At the time of writing, it’s nearly 60 years since the death of one of cinema’s most deliciously sinister presences. Peter Lorre was born in 1904, of Jewish Austro-Hungarian descent, and attracted international attention in 1931 with his terrifying but weirdly sympathetic portrayal of a child murderer in Fritz Lang’s M, the mother of all serial-killer movies. Lorre used to tell the story that after he had left Germany following the Nazi rise to power, he received a telegram from Joseph Goebbels, praising his performance in M and asking him to return. To which Lorre wrote back, “There is no room in Germany for two murderers like we are, Hitler and I.”
In London, for Alfred Hitchcock, he was a charming baddie (learning his English dialogue phonetically) in The Man Who Knew Too Much (1934) before swapping over to the side of the good guys to play an exuberant spy with moustache and earring in Secret Agent. In Hollywood his accent and slightly bug-eyed look landed him signature roles as a mad scientist (Mad Love), a Japanese detective (the Mr Moto film series), and, most memorably, as Joel Cairo in The Maltese Falcon. And, of course, he was a vital part of one of the greatest supporting casts ever assembled, in Casablanca.
After the war, his movie career seemed to go off the boil (though he was a welcome presence in Disney’s marvellous 20,000 Leagues Under the Sea) but he did plenty of television. He was the screen’s first ever Bond villain, Le Chiffre, in CBS’s Casino Royale (1954), and played opposite Steve McQueen in the classic Alfred Hitchcock Presents episode, Man From the South, adapted from a Roald Dahl story.
Despite health problems, in the 1960s he cemented his place in The Great Horror Actors pantheon by perfectly entering into the spirit of Roger Corman’s superb series of low-budget pictures inspired by the writings of Edgar Allan Poe. He offered Vincent Price a glass of sherry in Tales of Terror, played the title role in The Raven (a wizard turned by magic into a talking bird), and starred in The Comedy of Terrors with Price, Boris Karloff, Basil Rathbone, and a prominently billed Rhubarb the Cat.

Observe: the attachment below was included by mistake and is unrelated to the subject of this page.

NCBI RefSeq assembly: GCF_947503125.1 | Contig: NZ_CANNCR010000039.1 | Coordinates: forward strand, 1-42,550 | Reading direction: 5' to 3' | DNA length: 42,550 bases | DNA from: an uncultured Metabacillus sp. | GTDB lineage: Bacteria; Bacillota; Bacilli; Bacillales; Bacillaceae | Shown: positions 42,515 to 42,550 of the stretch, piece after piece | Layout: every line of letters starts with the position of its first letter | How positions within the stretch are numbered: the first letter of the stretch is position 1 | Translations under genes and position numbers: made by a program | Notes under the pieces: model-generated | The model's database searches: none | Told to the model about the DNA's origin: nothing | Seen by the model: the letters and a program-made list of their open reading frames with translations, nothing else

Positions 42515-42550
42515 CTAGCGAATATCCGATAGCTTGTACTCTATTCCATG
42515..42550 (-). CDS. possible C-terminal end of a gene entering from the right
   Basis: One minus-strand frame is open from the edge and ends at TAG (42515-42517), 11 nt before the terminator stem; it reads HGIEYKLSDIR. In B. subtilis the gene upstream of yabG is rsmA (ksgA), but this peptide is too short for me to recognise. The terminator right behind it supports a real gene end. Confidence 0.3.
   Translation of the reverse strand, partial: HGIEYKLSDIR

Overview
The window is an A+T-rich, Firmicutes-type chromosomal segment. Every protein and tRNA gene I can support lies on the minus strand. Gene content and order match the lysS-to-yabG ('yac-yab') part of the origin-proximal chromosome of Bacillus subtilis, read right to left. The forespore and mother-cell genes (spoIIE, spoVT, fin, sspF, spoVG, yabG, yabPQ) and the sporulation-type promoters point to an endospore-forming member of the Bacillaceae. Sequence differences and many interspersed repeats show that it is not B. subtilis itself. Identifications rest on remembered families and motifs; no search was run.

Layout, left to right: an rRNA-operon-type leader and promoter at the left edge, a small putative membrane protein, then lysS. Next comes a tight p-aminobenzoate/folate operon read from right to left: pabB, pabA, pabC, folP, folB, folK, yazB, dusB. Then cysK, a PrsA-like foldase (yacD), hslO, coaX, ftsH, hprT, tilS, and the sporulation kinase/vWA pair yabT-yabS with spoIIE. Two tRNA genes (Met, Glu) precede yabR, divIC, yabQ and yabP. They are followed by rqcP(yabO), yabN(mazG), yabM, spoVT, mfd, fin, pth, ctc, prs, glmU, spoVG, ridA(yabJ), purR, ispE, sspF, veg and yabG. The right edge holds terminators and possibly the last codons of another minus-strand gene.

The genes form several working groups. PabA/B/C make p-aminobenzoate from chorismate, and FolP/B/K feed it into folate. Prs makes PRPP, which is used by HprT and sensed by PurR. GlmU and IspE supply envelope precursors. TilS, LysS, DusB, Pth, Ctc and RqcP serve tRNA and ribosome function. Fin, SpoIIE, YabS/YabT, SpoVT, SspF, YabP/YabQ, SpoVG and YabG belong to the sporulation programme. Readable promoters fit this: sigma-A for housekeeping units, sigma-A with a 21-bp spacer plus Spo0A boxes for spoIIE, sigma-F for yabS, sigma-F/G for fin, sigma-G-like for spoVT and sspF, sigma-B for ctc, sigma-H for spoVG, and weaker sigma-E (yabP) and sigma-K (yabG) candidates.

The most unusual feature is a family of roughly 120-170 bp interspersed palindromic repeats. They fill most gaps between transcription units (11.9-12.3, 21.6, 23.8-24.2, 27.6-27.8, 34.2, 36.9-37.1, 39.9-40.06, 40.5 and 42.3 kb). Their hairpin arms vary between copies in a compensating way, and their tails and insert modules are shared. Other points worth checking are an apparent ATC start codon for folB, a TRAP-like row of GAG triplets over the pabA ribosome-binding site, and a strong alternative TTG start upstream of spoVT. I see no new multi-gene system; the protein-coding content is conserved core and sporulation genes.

They had faces then, the great horror movie stars; they weren’t like the anonymous, interchangeable masked bogeymen of the slasher movie era. The key to Lorre, as with the other horror stars, was that he was simultaneously creepy and appealing. His wickedness, like that of his colleagues, was inseparable from such an abundance of charisma and panache and good humour, such a passion for dialogue and culture, you just know they’d be so much more fun to hang out with than the boring heroes.
Are there any actors working today who can still pull off that trick, complete with the exotic accent? There’s Udo Kier, equally at home in European arthouse movies and Z-grade horror, and a member of Lars Von Trier’s repertory company; he was at his most sinister in Breaking the Waves, and his most charming in Melancholia.
Swedish-born Peter Stormare is adept at playing evil, though in his best bad guy role (in Fargo) he was the opposite of charming and didn’t have much dialogue. Frenchman Vincent Cassel turned on the charm as an antagonist in the Ocean’s Eleven sequels, but has played more memorable villains in his own language. Alan Rickman and Jeremy Irons adopted German accents to play villains in the Die Hard films, but they couldn’t be more English. Kenneth Branagh has played Nazis more than once.
But who is the natural successor to Peter Lorre? I propose Austrian-born Christoph Waltz, who nailed that combination of cultured, witty evil we all know and love as SD Standartenführer Hans Landa in Inglourious Basterds, following it up with more conventional bad guys in The Green Hornet and The Three Musketeers (2011). He even has the perfect amount of accent – not so much that it’s incomprehensible or distracting, but just enough to remind you he’s not from around here. Let’s hope there are some equally memorable villains in his future CV, to seal the deal.
This piece was first posted on the Telegraph website in March 2014. It has been lightly edited.
ETA in 2022: Though Christoph Waltz may have had the potential to become a new Lorre, I don’t think he has ever lived up to his English-speaking debut as Landa in Inglourious Basterds. He was one of the most enjoyable elements in the (very patchy) Django Unchained (2012), and suitably hissworthy as horrible husbands in Water for Elephants (2011), Carnage (2011) and Big Eyes (2014), but – most disappointingly – failed to pull anything new out of the hat for his performance as the ultimate supervillain – James Bond’s archenemy Ernst Stavro Blofeld in Spectre (2015) and No Time to Die (2021). He wasn’t bad, exactly – just a bit predictable.